How do you explain the following: I needed to file an urgent appeal following a district judge’s decision in a family court (the matter involved two children). I took the application to court to be at the clerk’s room at 10am, where I was told by the clerk: ‘You must make an appointment.’ I said that was the purpose of my visit but was told: ‘If you want to make an appointment you have to telephone Bury St Edmunds.’

I asked why and was told: ‘They are the rules.’ The clerk pointed to a telephone number on the wall some 15 steps away.

I phoned and was asked about the purpose of my call. I explained that I had an extremely urgent appeal application and had been told to make an appointment to make an appointment. After further questioning, I was told the matter must be referred to the family court in which I was standing. The call was then transferred and, guess what, the same clerk came on to the phone and asked whether I would like to make an appointment to file an application. She was no more than 15 paces from where we had spoken 15 minutes previously.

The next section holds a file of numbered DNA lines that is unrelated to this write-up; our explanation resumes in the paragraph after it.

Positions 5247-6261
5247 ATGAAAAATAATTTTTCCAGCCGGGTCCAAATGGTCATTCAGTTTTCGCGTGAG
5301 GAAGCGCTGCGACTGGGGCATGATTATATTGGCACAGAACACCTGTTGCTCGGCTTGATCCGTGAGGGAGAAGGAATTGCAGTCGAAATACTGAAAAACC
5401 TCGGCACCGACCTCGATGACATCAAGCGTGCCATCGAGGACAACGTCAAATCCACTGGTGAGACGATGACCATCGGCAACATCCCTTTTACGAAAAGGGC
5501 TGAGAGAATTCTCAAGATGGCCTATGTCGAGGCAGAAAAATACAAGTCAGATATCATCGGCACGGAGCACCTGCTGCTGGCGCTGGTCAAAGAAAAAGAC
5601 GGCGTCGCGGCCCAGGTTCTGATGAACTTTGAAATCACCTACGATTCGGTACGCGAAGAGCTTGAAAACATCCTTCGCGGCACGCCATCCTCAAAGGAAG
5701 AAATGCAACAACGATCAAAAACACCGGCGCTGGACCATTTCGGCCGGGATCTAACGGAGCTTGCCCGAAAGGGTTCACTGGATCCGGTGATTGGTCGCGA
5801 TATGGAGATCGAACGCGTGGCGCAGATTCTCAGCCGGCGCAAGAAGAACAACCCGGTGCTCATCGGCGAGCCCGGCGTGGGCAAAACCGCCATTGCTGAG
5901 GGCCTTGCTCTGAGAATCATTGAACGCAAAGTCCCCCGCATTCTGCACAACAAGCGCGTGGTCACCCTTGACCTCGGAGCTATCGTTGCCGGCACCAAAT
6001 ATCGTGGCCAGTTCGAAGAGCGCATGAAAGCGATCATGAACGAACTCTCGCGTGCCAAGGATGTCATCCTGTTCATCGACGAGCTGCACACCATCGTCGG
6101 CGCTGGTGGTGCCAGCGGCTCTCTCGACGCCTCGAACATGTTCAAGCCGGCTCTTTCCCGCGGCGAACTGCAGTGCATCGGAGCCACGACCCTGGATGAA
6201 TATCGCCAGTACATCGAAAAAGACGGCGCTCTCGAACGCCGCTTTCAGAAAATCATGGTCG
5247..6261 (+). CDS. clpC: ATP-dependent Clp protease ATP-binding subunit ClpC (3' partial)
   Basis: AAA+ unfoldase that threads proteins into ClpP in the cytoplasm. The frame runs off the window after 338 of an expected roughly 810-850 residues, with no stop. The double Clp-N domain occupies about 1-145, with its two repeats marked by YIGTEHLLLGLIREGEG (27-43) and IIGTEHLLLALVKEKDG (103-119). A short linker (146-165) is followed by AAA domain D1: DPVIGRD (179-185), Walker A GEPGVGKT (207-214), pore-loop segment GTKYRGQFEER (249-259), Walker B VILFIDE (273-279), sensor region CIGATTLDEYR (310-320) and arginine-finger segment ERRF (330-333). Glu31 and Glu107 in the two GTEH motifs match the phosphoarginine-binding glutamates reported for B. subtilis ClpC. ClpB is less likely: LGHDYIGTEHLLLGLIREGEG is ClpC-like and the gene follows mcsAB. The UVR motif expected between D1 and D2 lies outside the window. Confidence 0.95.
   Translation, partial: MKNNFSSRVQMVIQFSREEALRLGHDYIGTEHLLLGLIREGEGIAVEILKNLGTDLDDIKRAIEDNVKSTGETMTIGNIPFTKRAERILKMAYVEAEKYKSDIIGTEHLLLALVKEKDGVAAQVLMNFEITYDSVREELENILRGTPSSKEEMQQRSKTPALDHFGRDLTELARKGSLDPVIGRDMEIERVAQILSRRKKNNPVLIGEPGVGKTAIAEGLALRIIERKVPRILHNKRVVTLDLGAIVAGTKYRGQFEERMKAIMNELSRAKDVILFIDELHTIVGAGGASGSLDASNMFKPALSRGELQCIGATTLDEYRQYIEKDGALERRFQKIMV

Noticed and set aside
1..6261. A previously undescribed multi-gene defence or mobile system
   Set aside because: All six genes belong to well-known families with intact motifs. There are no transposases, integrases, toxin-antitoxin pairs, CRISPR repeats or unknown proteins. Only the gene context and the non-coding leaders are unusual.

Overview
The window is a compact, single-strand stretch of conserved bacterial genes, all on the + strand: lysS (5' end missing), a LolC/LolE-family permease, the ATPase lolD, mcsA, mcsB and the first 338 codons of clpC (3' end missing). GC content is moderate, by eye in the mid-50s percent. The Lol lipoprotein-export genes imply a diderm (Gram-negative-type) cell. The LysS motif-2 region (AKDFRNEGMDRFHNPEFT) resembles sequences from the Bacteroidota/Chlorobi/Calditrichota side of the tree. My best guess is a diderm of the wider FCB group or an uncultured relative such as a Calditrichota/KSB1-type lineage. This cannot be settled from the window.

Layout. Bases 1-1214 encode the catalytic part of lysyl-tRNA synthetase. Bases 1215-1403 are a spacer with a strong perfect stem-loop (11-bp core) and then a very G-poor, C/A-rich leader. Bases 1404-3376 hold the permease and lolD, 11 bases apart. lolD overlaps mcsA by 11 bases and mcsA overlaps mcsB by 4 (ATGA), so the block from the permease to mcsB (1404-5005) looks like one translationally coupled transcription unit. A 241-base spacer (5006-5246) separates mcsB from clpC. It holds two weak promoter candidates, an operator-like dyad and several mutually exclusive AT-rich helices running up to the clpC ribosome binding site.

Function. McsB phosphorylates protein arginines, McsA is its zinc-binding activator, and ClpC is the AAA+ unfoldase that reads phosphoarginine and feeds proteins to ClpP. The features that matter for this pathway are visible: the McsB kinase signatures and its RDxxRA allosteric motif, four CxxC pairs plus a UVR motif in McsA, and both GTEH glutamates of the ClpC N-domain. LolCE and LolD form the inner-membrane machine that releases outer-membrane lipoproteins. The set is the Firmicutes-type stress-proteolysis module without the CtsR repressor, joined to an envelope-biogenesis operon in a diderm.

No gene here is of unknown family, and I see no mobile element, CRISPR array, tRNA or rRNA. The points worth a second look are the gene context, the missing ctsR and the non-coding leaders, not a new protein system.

It is a sad state of affairs when inappropriate procedures are enforced which serve no purpose, except perhaps to satisfy administrators they are doing something. Am I alone with this experience (just one of many I could mention)?

DR Sheridan, senior partner, DR Sheridan LLP, Bushey, Herts